Other animated series on the line-up include Becca’s Bunch, a preschool show from Jam Media following Becca and her bunch of friends, who see an opportunity for adventure in every situation. Daisy & Ollie, developed by CHF Entertainment, encourages young children to be curious and question the world around them, with two of the characters voiced by British comedian Jason Manford.

 

Becca’s Bunch
Becca’s Bunch

The two shows join 2D animation series Wolf, produced by Samka Productions and MoviMenti Production based on the bestselling French books published by Auzou. The series is about an adventurous wolf who tries his hand at anything and everything, such as becoming an artist and being the first wolf to canoe down a river.

 

For Gardiner, the show exemplifies the growing importance of books as a source of ideas. “When Netflix and other new platforms entered the market, they looked to publishing to find original ideas, which could then be enhanced and developed. It is a trend right now, as it gives you a head start in the marketplace because you’ve picked up an idea that has already demonstrated its capability,” he says.

 

Based on another popular French book series is The Sisters, which follows the daily lives of two sisters who both have strong and radically different personalities. The 2D animated series is coproduced by Samka Productions and Bamboo Productions.

 

The Sisters
The Sisters

From Indian prodco Green Gold Animation, preschool show Mighty Little Bheem is the final animation featured in the line-up. The series follows a creative and curious toddler as he crawls into mischief and adventure in his small Indian town. The show was India’s first Netflix original animated series and was released in 190 countries in 2019.

 

“It is one of the biggest shows on Netflix right now,” Gardiner says. “Even though it is set in rural India, the comedy is universal and translates across borders. It could be set on the moon and still work, as it’s all about the interplay between the characters.”

 

Rounding off the line-up is Jetpack’s only live-action pick for the playlist, factual entertainment series A Week to Beat the World, from Rumpus Media. Presented by Karim Zeroual and comedian Camille Ucan, the show involves six young sports stars travelling around the world to see if they can compete in some of the toughest and most unusual sports on the planet.

 

A Week to Beat the World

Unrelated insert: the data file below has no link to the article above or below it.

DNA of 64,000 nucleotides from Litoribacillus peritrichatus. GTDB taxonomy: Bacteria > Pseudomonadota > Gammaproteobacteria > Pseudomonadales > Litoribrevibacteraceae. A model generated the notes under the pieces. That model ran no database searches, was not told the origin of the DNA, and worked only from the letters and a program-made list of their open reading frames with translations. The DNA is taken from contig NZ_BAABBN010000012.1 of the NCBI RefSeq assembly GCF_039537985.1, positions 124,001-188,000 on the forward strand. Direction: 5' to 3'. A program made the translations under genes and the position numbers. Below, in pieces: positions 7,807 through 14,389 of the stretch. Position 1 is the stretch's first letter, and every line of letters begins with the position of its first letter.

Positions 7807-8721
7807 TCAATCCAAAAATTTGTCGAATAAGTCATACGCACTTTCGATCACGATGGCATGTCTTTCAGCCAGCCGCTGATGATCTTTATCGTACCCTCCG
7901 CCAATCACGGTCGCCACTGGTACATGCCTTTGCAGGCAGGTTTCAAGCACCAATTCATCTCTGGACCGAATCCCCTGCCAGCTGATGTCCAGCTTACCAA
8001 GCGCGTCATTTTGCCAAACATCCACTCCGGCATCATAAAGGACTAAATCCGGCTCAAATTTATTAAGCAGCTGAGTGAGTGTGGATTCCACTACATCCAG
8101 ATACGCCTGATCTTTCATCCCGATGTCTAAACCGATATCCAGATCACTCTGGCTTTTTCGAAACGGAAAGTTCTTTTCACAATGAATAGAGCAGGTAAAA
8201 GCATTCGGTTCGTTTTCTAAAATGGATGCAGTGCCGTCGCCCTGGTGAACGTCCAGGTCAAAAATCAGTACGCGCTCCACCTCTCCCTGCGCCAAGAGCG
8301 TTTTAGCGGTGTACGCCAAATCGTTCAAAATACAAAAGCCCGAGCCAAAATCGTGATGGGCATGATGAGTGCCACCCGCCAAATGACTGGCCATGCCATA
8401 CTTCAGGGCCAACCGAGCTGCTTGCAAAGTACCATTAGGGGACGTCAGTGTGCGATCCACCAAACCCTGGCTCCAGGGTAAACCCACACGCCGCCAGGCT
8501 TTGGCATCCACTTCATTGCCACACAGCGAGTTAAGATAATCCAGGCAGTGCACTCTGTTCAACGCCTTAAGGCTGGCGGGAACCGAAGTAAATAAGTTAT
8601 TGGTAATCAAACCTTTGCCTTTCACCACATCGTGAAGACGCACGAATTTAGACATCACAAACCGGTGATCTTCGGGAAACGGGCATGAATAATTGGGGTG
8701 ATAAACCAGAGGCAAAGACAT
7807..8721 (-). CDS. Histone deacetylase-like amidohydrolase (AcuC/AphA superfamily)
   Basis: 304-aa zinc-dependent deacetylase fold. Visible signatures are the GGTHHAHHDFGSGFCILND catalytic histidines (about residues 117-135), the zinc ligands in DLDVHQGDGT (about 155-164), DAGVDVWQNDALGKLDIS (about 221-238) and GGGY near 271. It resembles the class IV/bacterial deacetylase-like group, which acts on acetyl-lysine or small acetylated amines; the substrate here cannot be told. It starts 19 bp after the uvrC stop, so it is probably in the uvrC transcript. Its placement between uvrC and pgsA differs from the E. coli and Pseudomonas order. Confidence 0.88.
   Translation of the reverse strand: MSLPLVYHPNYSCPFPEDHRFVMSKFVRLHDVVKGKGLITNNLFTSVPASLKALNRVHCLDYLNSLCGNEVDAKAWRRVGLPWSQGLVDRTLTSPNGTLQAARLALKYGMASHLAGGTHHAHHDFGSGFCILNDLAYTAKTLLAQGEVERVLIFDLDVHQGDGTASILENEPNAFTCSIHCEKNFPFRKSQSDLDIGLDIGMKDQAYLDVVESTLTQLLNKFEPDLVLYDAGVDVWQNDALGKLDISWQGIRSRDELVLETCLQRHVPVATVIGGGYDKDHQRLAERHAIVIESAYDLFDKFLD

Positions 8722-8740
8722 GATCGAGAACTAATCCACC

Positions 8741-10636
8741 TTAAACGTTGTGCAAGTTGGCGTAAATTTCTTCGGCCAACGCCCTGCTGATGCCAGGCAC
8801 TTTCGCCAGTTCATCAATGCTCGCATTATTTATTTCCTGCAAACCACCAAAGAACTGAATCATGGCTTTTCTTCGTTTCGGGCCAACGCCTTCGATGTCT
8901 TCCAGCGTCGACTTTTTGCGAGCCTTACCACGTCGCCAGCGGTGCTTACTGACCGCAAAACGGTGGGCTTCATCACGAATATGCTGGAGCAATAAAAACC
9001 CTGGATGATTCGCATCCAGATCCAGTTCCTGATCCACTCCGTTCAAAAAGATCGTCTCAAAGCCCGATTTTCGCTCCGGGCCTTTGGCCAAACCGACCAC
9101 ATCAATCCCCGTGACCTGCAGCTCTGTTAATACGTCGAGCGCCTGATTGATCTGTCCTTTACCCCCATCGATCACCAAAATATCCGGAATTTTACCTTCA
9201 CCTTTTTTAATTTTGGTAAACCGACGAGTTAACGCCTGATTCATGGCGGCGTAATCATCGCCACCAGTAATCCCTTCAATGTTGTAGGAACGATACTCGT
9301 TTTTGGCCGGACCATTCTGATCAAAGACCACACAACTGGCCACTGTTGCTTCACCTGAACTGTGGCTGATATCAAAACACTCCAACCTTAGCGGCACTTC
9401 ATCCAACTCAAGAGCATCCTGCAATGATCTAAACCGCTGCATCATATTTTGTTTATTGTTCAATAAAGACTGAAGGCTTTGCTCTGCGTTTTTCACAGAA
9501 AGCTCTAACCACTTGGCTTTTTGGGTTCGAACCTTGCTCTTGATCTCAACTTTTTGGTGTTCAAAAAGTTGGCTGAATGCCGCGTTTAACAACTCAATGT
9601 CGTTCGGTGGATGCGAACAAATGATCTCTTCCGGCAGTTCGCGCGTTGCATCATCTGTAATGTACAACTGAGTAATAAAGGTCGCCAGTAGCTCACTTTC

A Week to Beat the World

“For example, the children will participate in bareback horse riding in Mongolia or play fire football in Guatemala,” Gardiner explains. “It’s a visually stunning challenge show, and we do pitch it as eye candy for kids, who right now aren’t going on holiday or haven’t left their own postcode in the past year, let alone gone somewhere exotic.”

 

Despite the pandemic, Gardiner says Jetpack has had a prosperous year. “Touch wood, we’re about to have our best ever year in terms of the volume and value of the deals we have done,” he says.

 

Gardiner credits this success to the company’s shrewd eye for content, as reflected on its C21 Digital Screenings playlist. “A lot of how well we have done is down to our emphasis on quality, our emphasis on comedy and our emphasis on the diversity of content,” he adds.



More programming profiles

  • 22-09-2021

    Dominic Gardiner, CEO of Jetpack Distribution, reveals the UK-based kids’ distributor’s new slate of content and discusses the challenges and opportunities of utilising IP to capitalise on engaged audiences.

     

    For Dominic Gardiner, who has 20 years’ industry experience including stints as director of acquisitions at The Walt Disney Company and channel manager of Cartoon Network, established IP in the kids’ TV market has never been more popular.

     

    “Most buyers we talk to, particularly the newer platforms, want successful brands. Publishing is a rich source of content for us,” he says.

     

    Gardiner, now CEO of UK-based Jetpack Distribution, has seen how adapting IP has changed since the emergence of global streaming platforms. “Years ago, I met with a publisher who literally emptied a box of 40 bestselling books on to my desk. I thought, ‘What am I supposed to do with all that?’” he says.
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  • 22-01-2021

    Dominic Gardiner, CEO of Jetpack Distribution, is surfing increased demand for animation and talks us through the new properties on the company’s C21 Digital Screenings playlist.

     

    UK-based Jetpack Distribution was launched in 2014 by CEO Dominic Gardiner as a boutique children’s content distributor. With a library of over 1,400 half-hours, the company works with 33 producers to curate a catalogue of high-quality kids’ programmes with international potential.

     

    The majority of Jetpack’s international distribution catalogue comprises animation, because, according to Gardiner, these shows travel really well.

     

    “In terms of global distribution of children’s content, animation is brilliant for crossing borders, whereas live-action is usually distinctly local. We have great quality shows from both genres in our catalogue but it’s fair to say that animation is definitely having a moment right now.”

     

    In light of that, Jetpack’s playlist on C21’s Digital Screenings consists of 10 animated/puppet series and one live-action show.